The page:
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[Our ad in the Chicago Reader classifieds]

When: Friday, July 13 ( 7 – 9:30PM)

Where: 925 W Diversey Parkway, Chicago, IL 60614

Cost: Free

Heirloom is a three-person show presented by local artists Erin Kathryn Morrill and Carol Bontekoe and author Tyler Gillespie. The selected work navigates the concept of urban family by using photography, painting, and text.

In keeping with the theme of the urban family, Heirloom is designed to be a family reunio

n of sorts – a place where potluck meets poetry.

There will be food and alcohol, but people are encouraged to bring their favorite dishes. Don’t be like that free-loading uncle who comes and gets drunk for free and never gets invited back!

Tyler Gillespie will be reading from his book of short stories Dirty Socks and Pine Needles (Sibling Rivalry Press, 2012).

Jakob VanLammeren Juana Paola Peralta and Huey Amaru Marley will also be reading at the event.

…this is my first ever book review in a newspaper! I’m really excited about it.

[Windy City Times]

Dirty Socks and Pine Needles

BOOK REVIEW

by Sally Parsons

2012-06-20

By Tyler Gillesie $2.99; Sibling Rivalry Press; 26 pages [buy book here]

“Tyler Gillespie’s book is a slender collection of reminiscences that sing of gentle and bittersweet memories of a childhood in the South. It’s a helping of sweet potato pie and collard greens—a filling meal whipped up by a boy who learned disappointment and betrayal early from his father, buffered by loving grandparents, mother and uncle. These stories, crafted by a gifted young writer, will touch you deeply and haunt you often.”

read full review at Windy City Times

“This short story cycle focuses an almost microscopic attention to
moments of our young narrator’s life and hints in beautiful and subtle
ways at the man-to-be. Gillespie shows us that in fiction, seemingly
ordinary scenes, like a spelling bee, a handwriting lesson or a
funeral, can be emblematic, reminding us too that in life, it’s the
certain—and few—small events, and not the cataclysms, that turn us
into ourselves.”

— Ryan Van Meter, If You Knew Then What I know Now

I’m really excited that Ryan Van Meter wrote a blurb for my book Dirty Socks and Pine Needles. I first heard Ryan speak on a nonfiction panel at AWP last February; he was ridiculously well-spoken and charismatic.

Ryan wrote the book If You Knew Then What I know Now  — a collection of essays that “reinvents the memoir with all-encompassing empathy—for bully and bullied alike.” His book was The Millions‘ A Year in Reading pick and part of Salon.com‘s Writers Choose Their Favorite Books. He is a very talented and inspiring writer. You should check it out!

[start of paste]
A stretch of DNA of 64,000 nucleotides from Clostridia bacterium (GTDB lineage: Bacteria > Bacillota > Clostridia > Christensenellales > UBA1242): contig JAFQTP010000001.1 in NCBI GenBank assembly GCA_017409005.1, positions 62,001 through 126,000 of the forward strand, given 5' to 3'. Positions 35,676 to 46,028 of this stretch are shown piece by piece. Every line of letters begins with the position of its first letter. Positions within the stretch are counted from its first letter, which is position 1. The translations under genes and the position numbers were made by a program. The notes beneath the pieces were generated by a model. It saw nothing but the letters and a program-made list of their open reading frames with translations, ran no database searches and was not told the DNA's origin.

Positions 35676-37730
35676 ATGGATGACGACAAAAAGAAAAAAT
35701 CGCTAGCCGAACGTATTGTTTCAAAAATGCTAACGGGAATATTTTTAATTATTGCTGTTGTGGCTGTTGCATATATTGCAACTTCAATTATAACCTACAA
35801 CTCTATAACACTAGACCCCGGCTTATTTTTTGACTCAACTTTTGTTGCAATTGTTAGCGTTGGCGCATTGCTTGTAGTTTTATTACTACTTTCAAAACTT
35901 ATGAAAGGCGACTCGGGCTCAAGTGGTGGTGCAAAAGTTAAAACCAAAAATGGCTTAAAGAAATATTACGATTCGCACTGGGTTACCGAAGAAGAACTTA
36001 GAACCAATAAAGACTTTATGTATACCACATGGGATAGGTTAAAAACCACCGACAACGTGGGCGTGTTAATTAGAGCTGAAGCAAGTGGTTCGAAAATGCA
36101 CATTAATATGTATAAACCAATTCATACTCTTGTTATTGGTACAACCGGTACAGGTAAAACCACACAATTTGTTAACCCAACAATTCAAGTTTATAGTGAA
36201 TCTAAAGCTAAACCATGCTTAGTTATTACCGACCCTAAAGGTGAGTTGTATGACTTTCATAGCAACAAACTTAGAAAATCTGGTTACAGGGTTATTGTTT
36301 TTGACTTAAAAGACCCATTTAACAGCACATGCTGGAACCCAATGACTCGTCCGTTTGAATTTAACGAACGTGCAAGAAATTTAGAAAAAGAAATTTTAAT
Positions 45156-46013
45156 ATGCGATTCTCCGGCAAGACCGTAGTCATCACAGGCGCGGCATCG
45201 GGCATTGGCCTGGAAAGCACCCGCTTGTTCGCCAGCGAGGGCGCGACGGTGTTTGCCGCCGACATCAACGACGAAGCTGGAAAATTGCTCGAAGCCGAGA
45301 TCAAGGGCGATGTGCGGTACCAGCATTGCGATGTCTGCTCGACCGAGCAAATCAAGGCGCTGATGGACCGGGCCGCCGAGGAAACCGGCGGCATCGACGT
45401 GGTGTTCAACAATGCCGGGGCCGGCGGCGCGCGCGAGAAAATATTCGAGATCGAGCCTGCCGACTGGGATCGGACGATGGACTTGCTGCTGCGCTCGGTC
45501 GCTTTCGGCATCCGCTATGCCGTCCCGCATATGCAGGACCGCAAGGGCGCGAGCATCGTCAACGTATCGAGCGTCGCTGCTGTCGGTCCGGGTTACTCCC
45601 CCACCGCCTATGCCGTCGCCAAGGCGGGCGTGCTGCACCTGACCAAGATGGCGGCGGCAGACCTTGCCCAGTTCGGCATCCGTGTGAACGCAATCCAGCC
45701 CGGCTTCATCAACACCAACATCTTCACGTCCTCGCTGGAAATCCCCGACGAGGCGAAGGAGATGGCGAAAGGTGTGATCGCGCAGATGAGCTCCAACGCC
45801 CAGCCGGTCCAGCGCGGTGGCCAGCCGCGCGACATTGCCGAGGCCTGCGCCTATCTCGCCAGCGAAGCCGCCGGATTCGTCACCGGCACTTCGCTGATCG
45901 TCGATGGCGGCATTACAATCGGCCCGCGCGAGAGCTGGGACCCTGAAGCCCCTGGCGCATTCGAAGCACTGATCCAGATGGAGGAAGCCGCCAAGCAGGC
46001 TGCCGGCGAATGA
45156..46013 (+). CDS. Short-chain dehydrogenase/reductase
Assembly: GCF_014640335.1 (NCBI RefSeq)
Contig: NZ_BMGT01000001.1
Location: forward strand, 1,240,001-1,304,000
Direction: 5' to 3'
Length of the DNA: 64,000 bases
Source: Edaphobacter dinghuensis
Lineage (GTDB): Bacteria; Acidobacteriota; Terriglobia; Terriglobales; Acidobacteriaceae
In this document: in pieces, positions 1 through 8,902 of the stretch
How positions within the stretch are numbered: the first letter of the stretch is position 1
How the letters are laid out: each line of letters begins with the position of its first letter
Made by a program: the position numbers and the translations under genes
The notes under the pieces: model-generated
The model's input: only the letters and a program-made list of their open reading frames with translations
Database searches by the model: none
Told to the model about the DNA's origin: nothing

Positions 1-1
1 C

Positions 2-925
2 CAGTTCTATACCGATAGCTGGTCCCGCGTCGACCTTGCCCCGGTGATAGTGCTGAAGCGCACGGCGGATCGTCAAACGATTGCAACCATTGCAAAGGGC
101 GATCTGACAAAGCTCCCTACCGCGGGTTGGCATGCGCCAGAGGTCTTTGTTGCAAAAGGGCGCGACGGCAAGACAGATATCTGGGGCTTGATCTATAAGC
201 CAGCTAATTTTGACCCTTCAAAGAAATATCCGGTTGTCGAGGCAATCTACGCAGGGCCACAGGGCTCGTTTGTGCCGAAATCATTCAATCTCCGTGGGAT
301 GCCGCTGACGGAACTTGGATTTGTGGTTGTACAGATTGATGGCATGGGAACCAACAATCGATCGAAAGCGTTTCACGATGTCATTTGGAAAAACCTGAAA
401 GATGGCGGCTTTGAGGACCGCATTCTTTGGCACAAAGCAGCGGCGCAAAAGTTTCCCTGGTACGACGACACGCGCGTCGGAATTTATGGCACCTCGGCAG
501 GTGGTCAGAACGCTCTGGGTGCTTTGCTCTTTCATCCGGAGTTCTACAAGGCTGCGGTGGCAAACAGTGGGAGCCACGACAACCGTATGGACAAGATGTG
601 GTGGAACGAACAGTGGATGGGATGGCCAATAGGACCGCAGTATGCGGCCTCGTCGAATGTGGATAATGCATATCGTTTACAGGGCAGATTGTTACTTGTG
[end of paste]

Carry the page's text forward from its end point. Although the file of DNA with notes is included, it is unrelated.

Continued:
2012 – Heirloom

“the things we leave behind”

art by: erin kathryn morrill, carol bontekoe, tyler gillespie

reading: from Dirty Socks and Pine Needles by tyler gillespie

when: Friday, July 13 ( 7 – 9:30PM)

where: Holy Covenant United Methodist Church

(925 W Diversey Parkway, Chicago, IL 60614)

Heirloom is a three-person show presented by erin kathryn morrill, carol bontekoe, and tyler gillespie. The selected work navigates the concept of urban family by using photography, painting, a
In keeping with the theme of the urban family, Heirloom is designed to be a family reunion of sorts – a place where potluck meets poetry. nd text.

There will be food and alcohol, but people are encouraged to bring their favorite dishes. Don’t be like that free-loading uncle who comes and gets drunk for free and never gets invited back!

tyler gillespie/25/FL

Dirty Socks and Pine Needles (Sibling Rivalry Press, 2012) is a mythography – it’s a fictitious biography of my life. My work intentionally blurs the distinction between what is remembered (memory) and what actually happened (reality). The text self-indulgently explores my obsession with memory; it’s about family, but more importantly it’s about how family informs the perception of self.

buy e-book here

“Laundry Day” (2012)

[clothesline, socks, paper]

“Laundry Day” is a visual representation of memory. The installation is a composite of each story in Dirty Socks and Pine Needles; the handwritten stories are and hung up sequentially by clothespins.

The viewer is encouraged to transform the piece by buying or stealing or somehow TAKING the stories/memories and replacing them with a sock. The objective is to see how the narrative of memory is irrevocably changed by time and other people.  We are forced to question what is inherently missing in a person’s memory narrative.

“In Dirty Socks and Pine Needles, Tyler Gillespie elegantly uses his storytelling to weave his strange, off-kilter childhood memories into a collection of melancholic beauty.  Gillespie’s stories are brave, honest, and seamlessly told with an innocence that has the ability to unlock the dark memories most have buried in their consciousness. There is no better talent than turning heartache into beauty and with Dirty Sock and Pine Needles, Gillespie has mastered this art flawlessly.”

— Franki Elliot, author of Piano Rats

buy dirty socks and pine needles here.  write a review!